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Covid pandemic inquiry to start considering political decision making in Wales this week

31 Oct 2022 4 minute read
Mark Drakeford the First Minister of Wales. Picture by the Welsh Government

The UK Covid pandemic inquiry will begin to consider political decision-making in Wales this week.

Preliminary hearings concerning decision-making in Wales, Scotland and Northern Ireland will be held on Tuesday and Wednesday.

Module 1 on the pandemic inquiry is focusing on high level pandemic resilience, preparedness and planning across England, Scotland, Wales and Northern Ireland.

Former Court of Appeal judge Baroness Heather Hallett opened the independent inquiry in London at the beginning of this month.

All the main opposition parties in Wales have called for a Wales-only-inquiry, as have campaign groups such as the Covid-19 Bereaved Families for Justice Cymru (CBFJC). But the Welsh Government have argued that a UK-wide inquiry will be the best way to examine decisions made in the four UK nations.

The first module will cover a period between early January 2020 until February 2022, when the remaining Covid-19 restrictions were lifted.

According to a draft scope, it will “pay particular scrutiny to the decisions taken by the Prime Minister and the Cabinet, as advised by the Civil Service, senior political, scientific and medical advisers, and relevant Cabinet sub-committees, between early January and late March 2020, when the first national lockdown was imposed”.

Evidence sessions are due to begin in summer next year.

Aspects that this part of the inquiry will examine include decisions that led to imposing the three national lockdowns and regional restrictions, and other measures such as working from home, the reduction of person-to-person contact, and use of face coverings.

This will include the “timeliness and reasonableness” of such decisions, and “the likely effects had decisions to intervene been taken earlier, or differently”.

It will also look into the impact of alleged breaches of rules and standards, by ministers, officials and advisers, on public confidence in the Government.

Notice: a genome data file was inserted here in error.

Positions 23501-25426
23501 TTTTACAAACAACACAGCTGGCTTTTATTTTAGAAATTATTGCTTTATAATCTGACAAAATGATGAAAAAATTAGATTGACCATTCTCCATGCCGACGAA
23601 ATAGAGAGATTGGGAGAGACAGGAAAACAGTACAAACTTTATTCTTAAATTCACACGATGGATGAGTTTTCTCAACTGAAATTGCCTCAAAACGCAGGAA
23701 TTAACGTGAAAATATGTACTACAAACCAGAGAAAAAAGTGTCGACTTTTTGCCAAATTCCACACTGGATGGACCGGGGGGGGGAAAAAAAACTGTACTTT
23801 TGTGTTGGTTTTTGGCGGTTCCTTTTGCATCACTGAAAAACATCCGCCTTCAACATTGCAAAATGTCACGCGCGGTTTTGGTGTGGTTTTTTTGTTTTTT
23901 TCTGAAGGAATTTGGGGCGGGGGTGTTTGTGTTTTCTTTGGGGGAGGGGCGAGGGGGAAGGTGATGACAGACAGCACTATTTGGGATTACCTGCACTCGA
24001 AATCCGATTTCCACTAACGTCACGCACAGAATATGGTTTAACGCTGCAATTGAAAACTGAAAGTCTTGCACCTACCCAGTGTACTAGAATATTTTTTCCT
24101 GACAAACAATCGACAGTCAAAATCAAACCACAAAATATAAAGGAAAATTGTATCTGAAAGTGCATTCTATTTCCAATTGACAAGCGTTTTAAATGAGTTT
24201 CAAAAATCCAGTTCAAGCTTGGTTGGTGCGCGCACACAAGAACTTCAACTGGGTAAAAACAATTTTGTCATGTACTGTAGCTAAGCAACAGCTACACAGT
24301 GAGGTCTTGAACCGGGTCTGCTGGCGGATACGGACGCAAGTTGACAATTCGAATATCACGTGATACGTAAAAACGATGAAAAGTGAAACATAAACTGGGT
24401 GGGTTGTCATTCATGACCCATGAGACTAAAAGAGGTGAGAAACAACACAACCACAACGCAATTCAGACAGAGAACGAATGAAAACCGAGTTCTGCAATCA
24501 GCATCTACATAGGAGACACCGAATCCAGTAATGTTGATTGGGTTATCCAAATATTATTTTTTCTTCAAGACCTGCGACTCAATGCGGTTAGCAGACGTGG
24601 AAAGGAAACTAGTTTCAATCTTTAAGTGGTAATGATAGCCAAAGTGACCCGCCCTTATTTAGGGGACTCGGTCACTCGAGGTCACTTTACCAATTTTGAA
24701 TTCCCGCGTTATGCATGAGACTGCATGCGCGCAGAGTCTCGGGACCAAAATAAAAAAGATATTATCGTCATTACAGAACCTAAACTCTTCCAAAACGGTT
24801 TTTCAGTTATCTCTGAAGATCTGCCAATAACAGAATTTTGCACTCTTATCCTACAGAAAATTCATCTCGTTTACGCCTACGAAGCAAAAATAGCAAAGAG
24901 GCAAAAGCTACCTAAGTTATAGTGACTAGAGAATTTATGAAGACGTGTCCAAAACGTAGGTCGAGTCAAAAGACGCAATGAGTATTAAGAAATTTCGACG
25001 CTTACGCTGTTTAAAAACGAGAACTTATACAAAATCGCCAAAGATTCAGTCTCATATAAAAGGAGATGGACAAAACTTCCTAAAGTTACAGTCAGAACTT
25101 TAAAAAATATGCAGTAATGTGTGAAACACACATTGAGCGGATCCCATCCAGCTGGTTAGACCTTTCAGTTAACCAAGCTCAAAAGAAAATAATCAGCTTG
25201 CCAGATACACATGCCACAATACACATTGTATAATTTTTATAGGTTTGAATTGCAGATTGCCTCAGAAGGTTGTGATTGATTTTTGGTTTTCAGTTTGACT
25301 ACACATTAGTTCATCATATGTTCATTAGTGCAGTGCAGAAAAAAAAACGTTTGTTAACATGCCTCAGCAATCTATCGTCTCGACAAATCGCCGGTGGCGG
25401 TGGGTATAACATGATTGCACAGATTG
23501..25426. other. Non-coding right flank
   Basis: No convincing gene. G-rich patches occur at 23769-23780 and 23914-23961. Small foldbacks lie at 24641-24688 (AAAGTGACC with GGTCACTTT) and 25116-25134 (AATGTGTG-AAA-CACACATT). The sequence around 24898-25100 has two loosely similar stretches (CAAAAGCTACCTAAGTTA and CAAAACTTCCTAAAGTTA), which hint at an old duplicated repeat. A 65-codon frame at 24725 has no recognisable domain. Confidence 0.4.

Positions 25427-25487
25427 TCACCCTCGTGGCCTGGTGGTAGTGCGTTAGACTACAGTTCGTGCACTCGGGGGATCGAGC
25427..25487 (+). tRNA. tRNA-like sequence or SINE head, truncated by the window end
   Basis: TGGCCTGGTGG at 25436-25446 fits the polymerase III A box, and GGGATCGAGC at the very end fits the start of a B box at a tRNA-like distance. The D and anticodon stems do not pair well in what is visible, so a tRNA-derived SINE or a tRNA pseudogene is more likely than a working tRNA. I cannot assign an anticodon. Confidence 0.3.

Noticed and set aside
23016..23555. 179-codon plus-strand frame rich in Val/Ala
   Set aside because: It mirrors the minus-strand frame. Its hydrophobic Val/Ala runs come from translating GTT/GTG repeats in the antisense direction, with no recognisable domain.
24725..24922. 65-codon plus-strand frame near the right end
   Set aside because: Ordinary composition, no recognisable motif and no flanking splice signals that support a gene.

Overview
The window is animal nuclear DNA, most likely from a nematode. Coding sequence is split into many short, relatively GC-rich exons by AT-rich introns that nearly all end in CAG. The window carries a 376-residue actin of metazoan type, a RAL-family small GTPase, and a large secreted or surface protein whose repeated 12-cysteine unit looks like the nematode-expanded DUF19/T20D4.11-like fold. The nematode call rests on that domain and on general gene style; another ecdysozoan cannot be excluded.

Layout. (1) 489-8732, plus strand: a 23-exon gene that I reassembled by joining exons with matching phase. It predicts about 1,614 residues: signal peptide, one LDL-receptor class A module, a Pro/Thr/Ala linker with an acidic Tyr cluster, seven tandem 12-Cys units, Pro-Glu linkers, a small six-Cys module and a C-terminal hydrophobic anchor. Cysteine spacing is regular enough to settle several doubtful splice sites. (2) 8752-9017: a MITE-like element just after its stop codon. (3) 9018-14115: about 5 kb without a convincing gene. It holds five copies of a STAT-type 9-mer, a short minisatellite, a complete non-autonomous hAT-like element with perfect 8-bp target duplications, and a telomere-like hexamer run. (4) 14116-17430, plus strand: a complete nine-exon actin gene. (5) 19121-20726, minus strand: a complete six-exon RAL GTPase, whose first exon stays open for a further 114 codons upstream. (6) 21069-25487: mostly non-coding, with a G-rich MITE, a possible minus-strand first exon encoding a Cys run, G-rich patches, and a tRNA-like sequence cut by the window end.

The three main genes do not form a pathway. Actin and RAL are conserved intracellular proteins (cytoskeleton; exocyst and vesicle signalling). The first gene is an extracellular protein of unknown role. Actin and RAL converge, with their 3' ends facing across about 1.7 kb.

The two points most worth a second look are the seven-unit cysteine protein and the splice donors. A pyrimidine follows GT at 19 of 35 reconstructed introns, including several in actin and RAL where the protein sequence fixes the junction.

Other aspects include the initial understanding of, and response to, the nature and spread of Covid-19, and access to and use in decision-making of medical and scientific expertise, data collection and modelling relating to the spread of the virus.


During Monday’s session inquiry counsel will also provide an update on who has been granted core participant status.

These are individuals, organisations or institutions with a specific interest in the inquiry, who can access relevant evidence, make opening and closing statements and suggest lines of questioning to inquiry counsel.

Hannah Brady, spokeswoman for the Covid-19 Bereaved Families for Justice campaign, said: “The public health measures taken in Government were the most critical decisions made in the pandemic.

“Here, more than ever the inquiry must listen to the bereaved to understand the impact of those decisions, and what lessons can be learnt to protect lives in the future.

“Baroness (Heather) Hallett has said that she’ll put us at the heart of the inquiry, and we really hope that she’ll turn her warm words into actions today by listening to our concerns about the proposed ‘listening exercise’.”

The group was referring to plans to enable potentially hundreds of thousands of people to share their experiences via a listening exercise, without formally giving evidence or attending a hearing.

They have expressed concern that they may not be able to share their “individual pain” directly.

Inquiry chairwoman Lady Hallett said during the first preliminary hearing “there is absolutely no question that the bereaved will be marginalised”.

Monday’s hearing will take place at a venue on Bishop’s Bridge Road in west London.

Further preliminary hearings concerning decision-making in Scotland, Wales and Northern Ireland will be held in the same location on Tuesday and Wednesday.

Places inside the hearing centre will be available to members of the public on a first-come-first-served basis.

The session will also be livestreamed with a three-minute delay on the inquiry’s YouTube channel.

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1 year ago

In my opinion I think Mark Drakeford did a good job in very difficult circumstances. However, the facts still remain the UK has nearly twice the death rate per 1 million population than Ireland and compares poorly against most western European countries especially the Nordic countries. Clearly, there are a number of reasons why this is the case. In particular, the UK was underprepared with a shortage of thousands of doctors and nurses and a shortage PPE. I’m confident the Labour party in Wales will trot out the same old narrative blaming the Tories (even though it is their fault… Read more »

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